Stu Zirin finds sunnier times in Puerto Rico, reflects on Chicago successes

Mon. August 30, 2021 9:29 AM by Ross Forman

chicago businessman stu zirin trades the snow for sunshine

photo credit // provided

‘If you would have told me a year ago that I was going to list my house and move to Puerto Rico, I would have told you that you were crazy,’ says Stu Zirin

Mother Nature has pushed yet another longtime Chicago resident to a sunnier setting.

Stu Zirin, a highly successful Chicago businessman with strong roots in the local LGBTQ community, boarded a one-way flight August 10 to San Juan, Puerto Rico – his new home.

“I have spent seven months in South Florida for the last several years and sometimes the weather would get into the 50s. That doesn't seem cold when Chicago was minus-10 (degrees), but it was still cold to me,” Zirin said. “I spent a month in Puerto Rico and fell in love with the island. The weather is consistently 70 to 80 degrees, and the people are wonderful. I am surrounded by beauty … it is like living in a postcard.”

Zirin was a business partner in multiple Boystown staples, such as now-closed Minibar, D.S. Tequila, Crispy Chicks, ColorLAB and more.

“If you would have told me a year ago that I was going to list my house and move to Puerto Rico, I would have told you that you were crazy,” Zirin said. “This was not a long-planned move. I just heard my inner self say, 'You should move here.'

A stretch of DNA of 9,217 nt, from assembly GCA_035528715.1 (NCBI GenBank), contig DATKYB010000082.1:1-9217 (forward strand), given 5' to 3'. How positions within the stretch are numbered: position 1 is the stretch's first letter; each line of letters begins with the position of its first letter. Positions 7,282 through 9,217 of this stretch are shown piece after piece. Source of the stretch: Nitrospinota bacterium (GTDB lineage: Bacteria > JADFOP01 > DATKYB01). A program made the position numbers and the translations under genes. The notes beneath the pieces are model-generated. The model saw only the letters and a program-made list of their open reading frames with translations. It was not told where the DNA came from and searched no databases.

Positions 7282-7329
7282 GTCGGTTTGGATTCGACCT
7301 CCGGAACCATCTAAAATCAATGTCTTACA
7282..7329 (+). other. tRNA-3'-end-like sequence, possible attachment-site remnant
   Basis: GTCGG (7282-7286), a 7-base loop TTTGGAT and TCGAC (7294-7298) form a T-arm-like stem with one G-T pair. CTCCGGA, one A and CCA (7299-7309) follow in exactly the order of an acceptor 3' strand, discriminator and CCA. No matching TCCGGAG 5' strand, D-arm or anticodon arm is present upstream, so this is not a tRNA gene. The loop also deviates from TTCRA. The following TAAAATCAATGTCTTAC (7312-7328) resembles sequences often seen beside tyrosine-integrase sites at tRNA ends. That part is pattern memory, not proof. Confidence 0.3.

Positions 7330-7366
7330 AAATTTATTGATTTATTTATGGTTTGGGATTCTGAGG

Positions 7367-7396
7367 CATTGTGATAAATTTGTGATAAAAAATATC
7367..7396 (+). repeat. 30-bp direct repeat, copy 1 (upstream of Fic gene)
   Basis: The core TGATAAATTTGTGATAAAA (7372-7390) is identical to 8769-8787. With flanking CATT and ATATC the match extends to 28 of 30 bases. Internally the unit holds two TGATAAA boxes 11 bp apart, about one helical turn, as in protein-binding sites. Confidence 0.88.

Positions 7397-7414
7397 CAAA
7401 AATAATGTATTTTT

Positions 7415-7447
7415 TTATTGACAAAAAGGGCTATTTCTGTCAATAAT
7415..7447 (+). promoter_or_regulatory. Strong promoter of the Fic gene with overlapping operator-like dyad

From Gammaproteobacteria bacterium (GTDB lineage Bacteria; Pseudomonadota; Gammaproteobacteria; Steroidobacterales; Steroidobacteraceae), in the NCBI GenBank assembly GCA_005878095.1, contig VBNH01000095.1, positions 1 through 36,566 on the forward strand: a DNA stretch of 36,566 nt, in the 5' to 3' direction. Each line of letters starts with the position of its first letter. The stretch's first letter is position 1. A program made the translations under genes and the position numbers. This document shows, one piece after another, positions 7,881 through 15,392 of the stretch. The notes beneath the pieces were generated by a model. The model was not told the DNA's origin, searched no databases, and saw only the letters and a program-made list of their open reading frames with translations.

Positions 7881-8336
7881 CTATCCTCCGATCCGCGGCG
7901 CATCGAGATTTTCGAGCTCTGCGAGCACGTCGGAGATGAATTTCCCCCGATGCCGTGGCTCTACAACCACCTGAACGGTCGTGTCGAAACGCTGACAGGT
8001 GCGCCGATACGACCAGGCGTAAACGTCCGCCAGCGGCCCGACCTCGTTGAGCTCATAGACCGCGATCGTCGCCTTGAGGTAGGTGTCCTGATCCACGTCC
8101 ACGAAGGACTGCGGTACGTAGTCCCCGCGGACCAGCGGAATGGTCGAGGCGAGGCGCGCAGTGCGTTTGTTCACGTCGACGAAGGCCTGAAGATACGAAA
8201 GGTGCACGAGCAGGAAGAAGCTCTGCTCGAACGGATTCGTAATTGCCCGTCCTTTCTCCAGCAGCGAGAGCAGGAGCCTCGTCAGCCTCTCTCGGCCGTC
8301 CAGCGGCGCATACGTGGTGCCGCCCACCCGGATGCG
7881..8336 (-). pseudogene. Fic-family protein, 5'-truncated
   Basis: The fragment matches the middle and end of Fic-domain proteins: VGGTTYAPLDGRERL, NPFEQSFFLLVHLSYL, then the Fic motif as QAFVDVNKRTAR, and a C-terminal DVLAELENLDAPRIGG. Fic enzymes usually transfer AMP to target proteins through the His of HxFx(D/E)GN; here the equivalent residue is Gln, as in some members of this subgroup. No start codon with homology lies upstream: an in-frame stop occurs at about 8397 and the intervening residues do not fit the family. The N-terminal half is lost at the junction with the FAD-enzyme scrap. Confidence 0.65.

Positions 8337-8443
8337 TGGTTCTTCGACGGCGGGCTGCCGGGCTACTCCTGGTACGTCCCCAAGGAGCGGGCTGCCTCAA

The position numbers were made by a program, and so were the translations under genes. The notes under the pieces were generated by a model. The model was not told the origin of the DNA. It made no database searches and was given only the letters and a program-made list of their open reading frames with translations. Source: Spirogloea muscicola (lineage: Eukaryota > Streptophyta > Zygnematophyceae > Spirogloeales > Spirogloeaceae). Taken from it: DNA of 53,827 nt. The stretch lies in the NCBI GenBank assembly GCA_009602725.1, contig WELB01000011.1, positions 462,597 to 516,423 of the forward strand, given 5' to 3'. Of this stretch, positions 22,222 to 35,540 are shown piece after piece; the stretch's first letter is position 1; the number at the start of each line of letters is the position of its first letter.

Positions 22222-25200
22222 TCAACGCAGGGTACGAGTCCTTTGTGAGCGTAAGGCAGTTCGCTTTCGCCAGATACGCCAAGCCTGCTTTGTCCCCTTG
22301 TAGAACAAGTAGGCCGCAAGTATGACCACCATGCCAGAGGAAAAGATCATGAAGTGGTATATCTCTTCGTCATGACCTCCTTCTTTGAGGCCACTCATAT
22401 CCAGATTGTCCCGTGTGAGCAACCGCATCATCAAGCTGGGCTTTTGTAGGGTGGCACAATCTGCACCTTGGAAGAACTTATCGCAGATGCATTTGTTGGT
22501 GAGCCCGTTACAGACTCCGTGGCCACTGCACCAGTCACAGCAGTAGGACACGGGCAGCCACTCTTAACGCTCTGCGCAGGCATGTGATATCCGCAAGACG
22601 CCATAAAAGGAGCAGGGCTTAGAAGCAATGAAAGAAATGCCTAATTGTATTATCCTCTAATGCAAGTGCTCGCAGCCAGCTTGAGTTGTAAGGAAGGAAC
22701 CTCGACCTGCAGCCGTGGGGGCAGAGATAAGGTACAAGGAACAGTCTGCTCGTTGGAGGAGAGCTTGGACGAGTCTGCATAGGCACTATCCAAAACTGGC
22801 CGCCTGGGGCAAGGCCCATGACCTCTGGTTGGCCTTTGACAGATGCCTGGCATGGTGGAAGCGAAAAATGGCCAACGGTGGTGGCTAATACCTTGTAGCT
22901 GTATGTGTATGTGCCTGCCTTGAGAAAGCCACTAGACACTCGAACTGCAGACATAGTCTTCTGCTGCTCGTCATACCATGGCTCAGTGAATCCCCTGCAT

“Sometimes you get a feeling and I have learned over time that, when the feelings are strong, you should follow your heart. People ask me if I am moving for a lover, or do I have friends on the island – no. I moved because my heart told me to.

“I love Chicago and the vitality of the city. Chicago has been good for me, and I'll miss it, but it's not like I'm going to prison, I will come back and visit as often as I like, but probably not in the winter.”

Zirin said he does not have a new job in Puerto Rico, nor is he retiring.

“At Pride In the Park (this past June), when I told a friend I was moving to Puerto Rico, they said I want to introduce you to a friend who is opening a club in Puerto Rico,” Zirin said. “(That club) is a 15-minute walk from where I live and neither of the partners have any bar or hospitality experience, so who knows what the future in Puerto Rico will bring for me.”

Just not snow, wind-chill or a polar vortex.

“I will miss my friends and family (in Chicago), but during quarantine I learned you can stay close to people and still not physically be near them,” he said. “I will miss the sense of community and the work that I was doing to maintain the geographic heritage of the LGBTQ community. I will miss the community organizations, like being on the board of Triangle Neighbors, the local neighborhood organization. I will miss my involvement with the police department being the co-facilitator of the community policing meetings and being on the board of North Halsted Business Alliance, and all the amazing people I worked with.”